Gene therapy is defined as the specific genetic manipulation and modification of an organism’s genome or genes through the delivery of therapeutic DNA or genes into host cells with little or no toxicity as a way of treating an inherited genetic disease or correcting a disorderly gene.
Gene therapy techniques are basically used to correct the genetic defects of somatic cells i.e. cells of the body that do not in any way contribute to hereditary (the transfer of genetic information from parents to their offspring’s via the genes).
It is a promising field of clinical research that is still an experimental discipline but it has the potential to revolutionize medicine in terms of the way genetic disorders are managed (i.e. using therapeutic DNA to repair defective gene copy in genetic disorder patients).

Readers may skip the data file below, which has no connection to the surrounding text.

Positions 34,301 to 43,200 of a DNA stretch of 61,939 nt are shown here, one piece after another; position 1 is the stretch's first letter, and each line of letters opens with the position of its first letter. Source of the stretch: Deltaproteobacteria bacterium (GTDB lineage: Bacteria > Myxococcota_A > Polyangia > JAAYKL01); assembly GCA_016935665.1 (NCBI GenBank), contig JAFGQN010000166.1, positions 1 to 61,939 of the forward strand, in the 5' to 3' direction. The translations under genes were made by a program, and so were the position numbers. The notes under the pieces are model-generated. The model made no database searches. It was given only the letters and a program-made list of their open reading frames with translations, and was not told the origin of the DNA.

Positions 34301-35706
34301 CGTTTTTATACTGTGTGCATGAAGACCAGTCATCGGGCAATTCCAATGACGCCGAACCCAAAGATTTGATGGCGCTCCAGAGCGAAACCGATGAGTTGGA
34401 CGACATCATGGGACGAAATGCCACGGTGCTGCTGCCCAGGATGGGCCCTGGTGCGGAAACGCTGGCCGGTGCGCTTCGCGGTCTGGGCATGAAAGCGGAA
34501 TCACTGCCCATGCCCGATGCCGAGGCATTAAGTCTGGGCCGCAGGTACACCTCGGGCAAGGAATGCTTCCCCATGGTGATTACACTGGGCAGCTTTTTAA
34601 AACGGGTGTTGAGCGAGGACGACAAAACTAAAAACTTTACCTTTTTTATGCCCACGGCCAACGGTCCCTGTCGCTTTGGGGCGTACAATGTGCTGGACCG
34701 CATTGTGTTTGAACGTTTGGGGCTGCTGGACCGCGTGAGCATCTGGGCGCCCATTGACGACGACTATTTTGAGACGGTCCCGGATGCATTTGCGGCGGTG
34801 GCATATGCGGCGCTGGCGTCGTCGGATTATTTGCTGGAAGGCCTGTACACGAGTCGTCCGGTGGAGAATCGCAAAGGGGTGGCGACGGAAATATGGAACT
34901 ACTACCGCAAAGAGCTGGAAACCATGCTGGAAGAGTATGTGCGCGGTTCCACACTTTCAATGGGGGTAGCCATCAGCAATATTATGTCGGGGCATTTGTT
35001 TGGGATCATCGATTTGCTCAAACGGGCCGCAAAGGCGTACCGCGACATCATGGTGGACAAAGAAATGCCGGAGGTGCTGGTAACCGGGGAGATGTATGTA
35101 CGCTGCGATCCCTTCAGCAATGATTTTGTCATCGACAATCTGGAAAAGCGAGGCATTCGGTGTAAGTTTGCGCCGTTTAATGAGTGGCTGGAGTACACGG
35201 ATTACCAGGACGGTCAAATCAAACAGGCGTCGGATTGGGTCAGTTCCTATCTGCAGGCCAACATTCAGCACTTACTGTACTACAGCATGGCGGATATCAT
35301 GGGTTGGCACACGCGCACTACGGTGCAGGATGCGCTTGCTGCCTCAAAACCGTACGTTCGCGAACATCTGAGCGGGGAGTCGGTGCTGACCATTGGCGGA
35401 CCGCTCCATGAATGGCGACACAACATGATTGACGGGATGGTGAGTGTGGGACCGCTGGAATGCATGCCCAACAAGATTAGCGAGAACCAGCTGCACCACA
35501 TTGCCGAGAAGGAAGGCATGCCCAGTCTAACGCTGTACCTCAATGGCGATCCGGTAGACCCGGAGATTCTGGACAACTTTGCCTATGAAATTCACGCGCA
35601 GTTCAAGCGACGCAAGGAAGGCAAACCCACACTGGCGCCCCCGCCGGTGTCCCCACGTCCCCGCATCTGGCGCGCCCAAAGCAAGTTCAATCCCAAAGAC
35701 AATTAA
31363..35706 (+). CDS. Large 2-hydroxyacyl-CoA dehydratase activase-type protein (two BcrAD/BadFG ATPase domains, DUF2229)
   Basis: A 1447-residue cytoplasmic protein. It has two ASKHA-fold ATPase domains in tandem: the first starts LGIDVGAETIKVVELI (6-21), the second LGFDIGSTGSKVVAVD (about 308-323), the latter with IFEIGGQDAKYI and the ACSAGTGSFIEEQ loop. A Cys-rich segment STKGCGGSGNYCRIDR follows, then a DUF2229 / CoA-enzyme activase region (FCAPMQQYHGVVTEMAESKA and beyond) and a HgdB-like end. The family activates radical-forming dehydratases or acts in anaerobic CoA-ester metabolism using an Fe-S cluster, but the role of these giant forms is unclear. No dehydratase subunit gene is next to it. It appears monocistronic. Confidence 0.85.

In gene therapy techniques, mutant genes of a cell are replaced with normal or wild type gene that carries therapeutic proteins or DNA expected to treat a particular acquired genetic disease (e.g. cancer and severe combined immune deficiency, SCID disease) in the affected human host. Faulty genes in people with genetic disorder or disease can be replaced with functional genes through a series of molecular/genetic engineering techniques in which the nucleic acid molecules are specifically modified to correct the anomaly. Gene therapy techniques as shall be seen later in this section are usually carried out in two main approaches.